652 F2d 10 United States v. Anderson

652 F.2d 10

UNITED STATES of America, Plaintiff-Appellee,
v.
David ANDERSON, Defendant-Appellant.

No. 79-1731.

United States Court of Appeals,
Ninth Circuit.

July 11, 1980.

David W. Dooley, Arriola, Cowan & Acosta, Agana, Guam, for defendant-appellant.

Deborah Watson, Atty., Washington, D.C., for plaintiff-appellee.

Appeal from the United States District Court for the Territory of Guam.

Before SNEED and POOLE, Circuit Judges, and ZIRPOLI*, District Judge.

PER CURIAM.

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1

After pleading guilty to one count of conspiracy to import heroin to Guam, appellant Anderson was sentenced to seven years imprisonment and a special parole term of three years. Prior to the imposition of the sentence, appellant requested he be sentenced under the Youth Corrections Act, 18 U.S.C. §§ 5005-5026, an Act not expressly made applicable to Guam. The sentencing judge expressly determined that appellant was not a proper candidate for sentencing under the Act, notwithstanding the existence of serious doubt concerning the application of the Act to Guam.

2

Appellant argues that the Due Process Clause of the Fifth Amendment requires that the Act be applicable to Guam, that he should have been sentenced under it, and that, in any event, the special parole term was not authorized for violation of 21 U.S.C. § 963.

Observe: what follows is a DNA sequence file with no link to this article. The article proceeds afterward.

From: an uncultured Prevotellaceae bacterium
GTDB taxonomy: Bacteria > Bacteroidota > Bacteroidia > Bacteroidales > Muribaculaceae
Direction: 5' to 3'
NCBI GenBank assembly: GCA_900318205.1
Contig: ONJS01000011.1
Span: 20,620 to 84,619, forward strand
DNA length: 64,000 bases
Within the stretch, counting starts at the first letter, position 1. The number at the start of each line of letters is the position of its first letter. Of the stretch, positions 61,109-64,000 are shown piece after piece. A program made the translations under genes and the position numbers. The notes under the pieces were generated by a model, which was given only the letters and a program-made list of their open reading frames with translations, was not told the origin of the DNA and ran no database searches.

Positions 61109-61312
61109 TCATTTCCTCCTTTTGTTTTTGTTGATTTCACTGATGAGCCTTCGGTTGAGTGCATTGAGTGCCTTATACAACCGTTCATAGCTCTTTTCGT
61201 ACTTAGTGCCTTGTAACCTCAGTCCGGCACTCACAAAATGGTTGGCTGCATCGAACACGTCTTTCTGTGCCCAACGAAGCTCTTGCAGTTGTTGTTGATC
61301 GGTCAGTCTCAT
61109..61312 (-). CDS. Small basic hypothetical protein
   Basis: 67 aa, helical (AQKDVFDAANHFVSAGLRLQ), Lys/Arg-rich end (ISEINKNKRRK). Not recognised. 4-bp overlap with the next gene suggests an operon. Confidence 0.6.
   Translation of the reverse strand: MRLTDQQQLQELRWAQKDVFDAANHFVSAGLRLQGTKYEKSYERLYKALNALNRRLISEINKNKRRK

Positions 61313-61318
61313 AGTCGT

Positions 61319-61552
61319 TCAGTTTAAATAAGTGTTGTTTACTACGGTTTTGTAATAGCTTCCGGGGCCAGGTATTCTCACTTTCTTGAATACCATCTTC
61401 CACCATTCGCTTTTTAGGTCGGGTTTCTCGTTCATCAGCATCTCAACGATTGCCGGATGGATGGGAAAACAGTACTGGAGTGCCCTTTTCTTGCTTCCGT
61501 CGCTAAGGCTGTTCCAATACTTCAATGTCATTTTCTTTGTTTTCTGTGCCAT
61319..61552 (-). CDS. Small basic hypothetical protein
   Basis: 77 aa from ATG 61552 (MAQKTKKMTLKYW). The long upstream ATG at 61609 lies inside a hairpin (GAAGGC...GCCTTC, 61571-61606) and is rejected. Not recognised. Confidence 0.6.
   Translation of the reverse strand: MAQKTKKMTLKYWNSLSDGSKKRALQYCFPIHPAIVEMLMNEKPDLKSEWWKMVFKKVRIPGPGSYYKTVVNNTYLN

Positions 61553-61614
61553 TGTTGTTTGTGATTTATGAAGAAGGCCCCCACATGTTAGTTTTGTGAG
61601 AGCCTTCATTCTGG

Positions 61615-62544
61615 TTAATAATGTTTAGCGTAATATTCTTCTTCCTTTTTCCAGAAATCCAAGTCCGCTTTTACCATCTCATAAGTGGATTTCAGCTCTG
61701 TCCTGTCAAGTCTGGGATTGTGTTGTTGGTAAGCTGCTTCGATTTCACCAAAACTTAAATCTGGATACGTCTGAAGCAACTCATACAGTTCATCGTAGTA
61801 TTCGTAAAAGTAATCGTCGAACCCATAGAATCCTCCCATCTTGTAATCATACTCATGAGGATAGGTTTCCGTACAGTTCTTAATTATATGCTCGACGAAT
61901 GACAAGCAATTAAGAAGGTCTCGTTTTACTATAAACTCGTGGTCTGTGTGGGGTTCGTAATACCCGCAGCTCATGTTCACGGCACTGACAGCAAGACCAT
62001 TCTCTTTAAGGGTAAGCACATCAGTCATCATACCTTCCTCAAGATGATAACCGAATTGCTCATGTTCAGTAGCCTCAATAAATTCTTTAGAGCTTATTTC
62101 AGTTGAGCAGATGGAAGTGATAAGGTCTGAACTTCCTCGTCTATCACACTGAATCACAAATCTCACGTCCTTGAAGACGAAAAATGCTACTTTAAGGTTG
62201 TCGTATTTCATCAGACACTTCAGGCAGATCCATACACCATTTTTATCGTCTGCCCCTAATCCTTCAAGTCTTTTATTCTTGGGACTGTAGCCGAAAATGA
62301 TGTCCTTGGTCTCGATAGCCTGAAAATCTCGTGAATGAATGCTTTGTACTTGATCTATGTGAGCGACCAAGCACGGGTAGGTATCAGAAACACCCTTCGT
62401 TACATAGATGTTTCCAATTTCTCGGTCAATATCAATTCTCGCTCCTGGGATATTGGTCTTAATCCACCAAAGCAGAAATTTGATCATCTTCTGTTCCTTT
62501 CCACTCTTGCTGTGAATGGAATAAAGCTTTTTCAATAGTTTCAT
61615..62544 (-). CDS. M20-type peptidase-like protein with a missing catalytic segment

3

We need not address the appellant's first argument because no reversible error was committed by the sentencing judge in determining that appellant was not a proper candidate for sentencing under the Act. Under these circumstances we need not address the issue of the application of the Act to Guam. The appellant's second argument is without merit, of course.

4

The appellant's third argument prevails, however. In Bifulco v. United States, 447 U.S. 381, 100 S.Ct. 2247, 65 L.Ed.2d 205 (1980), the Supreme Court held that a court may not impose a special parole term for conspiracy to commit a drug offense under 29 U.S.C. § 846 (1976). Though appellant's conviction was obtained under 29 U.S.C. § 963 (1976), the wording of that section is identical to that of section 846. Bifulco makes it clear, we think, that the special parole term given in this case was improper. We reverse and remand to the trial court for resentencing in accordance with the authority of Bifulco.

5

Affirmed in part, Reversed in part.

*

Honorable Alfonso J. Zirpoli, Senior United States District Judge for the Northern District of California, sitting by designation